To my great surprise and delight, she liked the changes I’d made and offered me a contract. What a relief! But to me, the greatest surprise was that aside from the help I received from my editor, I was able to complete the revisions my own.
I know that sounds strange. Writing is, after all, a very solitary pursuit. We're supposed to do this on our own. But I’ve relied a lot on critique partners and writing friends for advice. And I’ve received so much solid help over the years, to the point where I sometimes wondered if I could write a book on my own. I honestly don’t think I could have been published without a little help from my friends.
But this past month has taught me that I can trust the voice in my head, the one I too often ignore, the one that says things like ‘This section doesn’t work’ or ‘She needs more motivation for her actions’. In a lot of cases, if something isn’t working, I actually do recognize it, and if I listen hard enough I can figure out what to do to fix it.
I found I’m not alone in recognizing this. Romantic suspense writer Leslie Tentler, whose debut novel “Midnight Caller” was released in January 2011 by Mira Books, says that she realizes she might have to go it alone more often from now on:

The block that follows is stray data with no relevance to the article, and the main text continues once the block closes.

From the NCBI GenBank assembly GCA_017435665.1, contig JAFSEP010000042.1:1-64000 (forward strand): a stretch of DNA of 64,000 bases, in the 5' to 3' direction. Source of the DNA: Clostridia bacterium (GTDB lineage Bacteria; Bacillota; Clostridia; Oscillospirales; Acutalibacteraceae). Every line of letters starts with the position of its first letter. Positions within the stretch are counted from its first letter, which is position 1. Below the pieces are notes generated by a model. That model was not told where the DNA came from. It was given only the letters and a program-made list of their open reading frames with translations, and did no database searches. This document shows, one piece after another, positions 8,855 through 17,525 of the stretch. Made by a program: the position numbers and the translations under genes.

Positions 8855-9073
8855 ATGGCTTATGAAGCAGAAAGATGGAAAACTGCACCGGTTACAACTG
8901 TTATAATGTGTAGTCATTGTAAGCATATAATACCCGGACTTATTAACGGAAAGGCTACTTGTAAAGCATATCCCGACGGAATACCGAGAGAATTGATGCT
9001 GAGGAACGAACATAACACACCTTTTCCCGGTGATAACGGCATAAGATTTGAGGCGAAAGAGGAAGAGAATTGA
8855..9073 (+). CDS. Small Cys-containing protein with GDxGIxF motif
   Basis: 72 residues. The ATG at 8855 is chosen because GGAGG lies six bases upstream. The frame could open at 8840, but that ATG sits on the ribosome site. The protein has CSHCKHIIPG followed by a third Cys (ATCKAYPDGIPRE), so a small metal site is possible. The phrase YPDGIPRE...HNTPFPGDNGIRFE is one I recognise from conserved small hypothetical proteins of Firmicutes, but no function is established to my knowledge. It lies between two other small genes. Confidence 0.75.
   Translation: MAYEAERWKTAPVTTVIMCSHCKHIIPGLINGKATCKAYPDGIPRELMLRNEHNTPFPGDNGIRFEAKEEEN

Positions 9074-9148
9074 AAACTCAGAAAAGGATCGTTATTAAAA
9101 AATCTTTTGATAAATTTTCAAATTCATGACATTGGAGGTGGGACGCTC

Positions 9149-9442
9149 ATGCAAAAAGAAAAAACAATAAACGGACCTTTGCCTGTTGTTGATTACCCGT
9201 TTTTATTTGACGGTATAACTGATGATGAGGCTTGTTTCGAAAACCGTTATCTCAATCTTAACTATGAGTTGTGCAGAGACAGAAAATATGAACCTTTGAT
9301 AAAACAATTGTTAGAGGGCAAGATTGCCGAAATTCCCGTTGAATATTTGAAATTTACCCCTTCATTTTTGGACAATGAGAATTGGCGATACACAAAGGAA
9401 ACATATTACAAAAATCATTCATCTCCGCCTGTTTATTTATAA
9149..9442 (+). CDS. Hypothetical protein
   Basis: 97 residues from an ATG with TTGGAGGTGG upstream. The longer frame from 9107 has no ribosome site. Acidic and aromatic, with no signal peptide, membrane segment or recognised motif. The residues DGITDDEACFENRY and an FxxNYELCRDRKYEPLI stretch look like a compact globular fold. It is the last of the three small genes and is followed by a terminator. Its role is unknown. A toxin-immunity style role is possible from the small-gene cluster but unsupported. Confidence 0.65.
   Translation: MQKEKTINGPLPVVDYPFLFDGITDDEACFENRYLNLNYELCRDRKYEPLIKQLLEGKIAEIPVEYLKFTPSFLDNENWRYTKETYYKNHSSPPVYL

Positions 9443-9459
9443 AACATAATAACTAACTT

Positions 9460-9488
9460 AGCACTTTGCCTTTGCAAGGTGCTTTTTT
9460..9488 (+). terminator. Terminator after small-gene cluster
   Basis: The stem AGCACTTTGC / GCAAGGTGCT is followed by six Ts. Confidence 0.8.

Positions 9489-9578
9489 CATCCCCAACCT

“Writing is solitary, something that increases once you become published. Writing my first book, I had the luxury of time and the constant feedback and support of a critique partner and writer’s group. I had the time to enter contests. All of this builds your confidence as a writer. Now, I have to work much faster which means I have less time to have others assess my work. I’ve had to learn to edit myself harder knowing that fewer eyes will be on it before it goes to my editor. “
In the January 2011 edition of Romance Writer Report, former Silhouette Senior Editor Valerie Hayward says the writers she’s worked with who have met their publishing goals have “learned to trust themselves as writers. That trust is what allows a writer’s unique voice to emerge. And voice is what editors are looking for.”
Going it alone can be scary. And confusing. I’ve been in the situation (many times) where my story can go in one of several directions. Which way do I turn? What is my story about, really? How do I get my message across to readers?